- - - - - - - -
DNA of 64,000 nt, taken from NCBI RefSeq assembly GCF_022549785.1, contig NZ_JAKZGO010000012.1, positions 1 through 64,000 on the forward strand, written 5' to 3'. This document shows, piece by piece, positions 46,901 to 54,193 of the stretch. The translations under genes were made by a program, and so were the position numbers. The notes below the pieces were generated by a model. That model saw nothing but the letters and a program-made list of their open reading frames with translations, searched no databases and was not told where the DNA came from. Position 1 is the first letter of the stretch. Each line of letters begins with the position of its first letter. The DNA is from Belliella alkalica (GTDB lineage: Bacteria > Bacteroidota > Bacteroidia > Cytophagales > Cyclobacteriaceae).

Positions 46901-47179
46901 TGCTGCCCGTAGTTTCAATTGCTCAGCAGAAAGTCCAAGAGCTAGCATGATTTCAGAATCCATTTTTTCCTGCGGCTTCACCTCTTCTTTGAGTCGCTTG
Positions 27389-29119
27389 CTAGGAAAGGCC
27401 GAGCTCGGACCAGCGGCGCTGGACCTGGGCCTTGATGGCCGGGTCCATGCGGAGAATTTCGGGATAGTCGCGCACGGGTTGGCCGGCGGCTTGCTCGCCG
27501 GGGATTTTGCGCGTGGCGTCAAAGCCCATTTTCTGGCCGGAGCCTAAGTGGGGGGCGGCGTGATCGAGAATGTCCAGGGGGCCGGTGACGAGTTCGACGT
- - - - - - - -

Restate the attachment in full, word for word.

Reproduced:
DNA of 64,000 nt, taken from NCBI RefSeq assembly GCF_022549785.1, contig NZ_JAKZGO010000012.1, positions 1 through 64,000 on the forward strand, written 5' to 3'. This document shows, piece by piece, positions 46,901 to 54,193 of the stretch. The translations under genes were made by a program, and so were the position numbers. The notes below the pieces were generated by a model. That model saw nothing but the letters and a program-made list of their open reading frames with translations, searched no databases and was not told where the DNA came from. Position 1 is the first letter of the stretch. Each line of letters begins with the position of its first letter. The DNA is from Belliella alkalica (GTDB lineage: Bacteria > Bacteroidota > Bacteroidia > Cytophagales > Cyclobacteriaceae).

Positions 46901-47179
46901 TGCTGCCCGTAGTTTCAATTGCTCAGCAGAAAGTCCAAGAGCTAGCATGATTTCAGAATCCATTTTTTCCTGCGGCTTCACCTCTTCTTTGAGTCGCTTG
Positions 27389-29119
27389 CTAGGAAAGGCC
27401 GAGCTCGGACCAGCGGCGCTGGACCTGGGCCTTGATGGCCGGGTCCATGCGGAGAATTTCGGGATAGTCGCGCACGGGTTGGCCGGCGGCTTGCTCGCCG
27501 GGGATTTTGCGCGTGGCGTCAAAGCCCATTTTCTGGCCGGAGCCTAAGTGGGGGGCGGCGTGATCGAGAATGTCCAGGGGGCCGGTGACGAGTTCGACGT